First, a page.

To prevail on a § 1983 malicious prosecution claim against a state actor, a
plaintiff must “establish the elements of a malicious prosecution claim under state law.”
Fulton v. Robinson, 289 F.3d 188, 195 (2d Cir. 2002).
Citing Jouthe v. City of New York, 05-cv-1374, 2009 WL 701110 (E.D.N.Y. Mar. 10,
2009), defendants argue that Hennessy only reported information from victims and thus
did not initiate. Unlike Jouthe, it is disputed whether Hennessy misled the prosecutor.
is a triable issue as to initiation. An officer can initiate “by knowingly providing false
information or fabricating evidence that is likely to influence the prosecutors or the grand
jury,” Davis v. Mount Vernon Police Dep’t, 11-cv-2991, 2012 WL 1632794, at *4 (S.D.N.Y. May
8, 2012); however, “[o]ne who does no more than disclose to a prosecutor all material
information within his knowledge is not deemed to be the initiator,” Rohman v. N.Y.C. Transit
Auth., 215 F.3d 208, 217 (2d Cir. 2000) (internal quotation marks omitted).4 Schweiker initially
could not “be 100 percent sure” about his identification, and Bugliaro disputes that Schweiker
amended his opinion moments later. Weinstein’s observations and notation, Schweiker’s
admission about his vantage point, and the lineup report all support Bugliaro’s account. The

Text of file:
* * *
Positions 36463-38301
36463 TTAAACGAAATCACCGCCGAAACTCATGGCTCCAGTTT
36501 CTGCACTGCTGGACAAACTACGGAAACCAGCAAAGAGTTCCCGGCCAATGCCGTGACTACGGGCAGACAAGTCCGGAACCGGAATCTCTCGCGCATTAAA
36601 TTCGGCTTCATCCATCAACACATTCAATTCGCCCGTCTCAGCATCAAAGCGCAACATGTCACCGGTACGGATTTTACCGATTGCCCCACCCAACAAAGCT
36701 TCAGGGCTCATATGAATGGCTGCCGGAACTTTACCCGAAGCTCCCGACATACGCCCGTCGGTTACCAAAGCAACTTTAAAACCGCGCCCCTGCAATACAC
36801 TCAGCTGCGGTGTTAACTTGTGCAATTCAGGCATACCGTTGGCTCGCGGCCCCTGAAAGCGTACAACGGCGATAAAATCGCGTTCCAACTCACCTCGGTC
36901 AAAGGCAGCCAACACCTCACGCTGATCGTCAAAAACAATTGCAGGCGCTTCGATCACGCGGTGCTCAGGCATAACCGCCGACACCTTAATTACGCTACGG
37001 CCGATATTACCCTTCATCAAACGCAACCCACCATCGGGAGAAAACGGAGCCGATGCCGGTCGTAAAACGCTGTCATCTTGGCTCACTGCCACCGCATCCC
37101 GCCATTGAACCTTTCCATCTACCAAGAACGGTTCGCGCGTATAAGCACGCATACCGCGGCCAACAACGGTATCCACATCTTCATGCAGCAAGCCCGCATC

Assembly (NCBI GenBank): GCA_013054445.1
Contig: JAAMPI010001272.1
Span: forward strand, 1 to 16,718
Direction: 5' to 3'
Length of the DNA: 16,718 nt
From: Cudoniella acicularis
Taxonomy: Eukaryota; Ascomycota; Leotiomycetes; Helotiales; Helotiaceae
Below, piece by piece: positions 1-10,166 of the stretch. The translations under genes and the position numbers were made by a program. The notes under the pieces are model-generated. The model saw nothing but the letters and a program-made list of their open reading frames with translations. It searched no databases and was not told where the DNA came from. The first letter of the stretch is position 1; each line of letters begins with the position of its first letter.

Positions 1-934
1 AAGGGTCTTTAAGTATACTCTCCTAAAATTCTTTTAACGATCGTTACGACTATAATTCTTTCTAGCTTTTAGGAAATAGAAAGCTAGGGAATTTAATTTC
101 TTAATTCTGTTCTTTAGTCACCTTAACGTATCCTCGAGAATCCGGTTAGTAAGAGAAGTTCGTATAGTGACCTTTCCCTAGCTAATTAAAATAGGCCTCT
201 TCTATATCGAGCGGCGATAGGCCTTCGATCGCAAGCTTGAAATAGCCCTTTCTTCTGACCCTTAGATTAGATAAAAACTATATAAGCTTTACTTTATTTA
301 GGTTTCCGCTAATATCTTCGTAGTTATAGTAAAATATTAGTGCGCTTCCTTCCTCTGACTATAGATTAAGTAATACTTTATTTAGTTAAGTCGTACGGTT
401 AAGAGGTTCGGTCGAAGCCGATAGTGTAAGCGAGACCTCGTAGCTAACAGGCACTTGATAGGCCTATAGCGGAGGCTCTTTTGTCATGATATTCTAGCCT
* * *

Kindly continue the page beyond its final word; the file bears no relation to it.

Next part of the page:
disputed issue of whether Schweiker falsely reported his lineup identification prior to the
grand jury proceeding precludes summary judgment.5
Lack of Probable Cause
Probable cause defeats a claim of malicious prosecution, Dickerson v. Napolitano,
604 F.3d 732, 751 (2d Cir. 2010), and an indictment “creates a presumption of probable cause,”
Savino v. City of New York, 331 F.3d 63, 72 (2d Cir. 2003). To rebut this presumption, Bugliaro
Although defendants contend that the prosecutor exercised independent
judgment in bringing the prosecution, “in malicious prosecution actions alleging that a
police officer provided false information to a prosecutor, what prosecutors do
subsequently has no effect whatsoever on the police officer’s initial, potentially tortious
behavior.” Cameron v. City of New York, 598 F.3d 50, 63 (2d Cir. 2010).
If at trial, however, Bugliaro does not establish that Schweiker changed his story
prior to the grand jury proceeding, Bugliaro will have failed to establish initiation. See
Del Col v. Rice, 11-cv-5138, 2012 WL 6589839, at *12 n.16 (E.D.N.Y. Dec. 18, 2012) (“The
only allegation against the . . . Defendants that could possibly lead the Court to find that
they initiated the prosecution is Plaintiffs’ allegation that [they] presented false evidence
to the grand jury. However, these Defendants are absolutely immune from all claims
based solely on their grand jury testimony.” (citation omitted)).
“must establish that the indictment was produced by fraud, perjury, the suppression of
evidence or other police conduct undertaken in bad faith.” Rothstein v. Carriere, 373 F.3d 275,
283 (2d Cir. 2004) (quoting Colon v. City of New York, 60 N.Y.2d 78, 83 (1983)).
In Rehberg v. Paulk, 132 S. Ct. 1497, 1506 (2012), the Supreme Court held that “a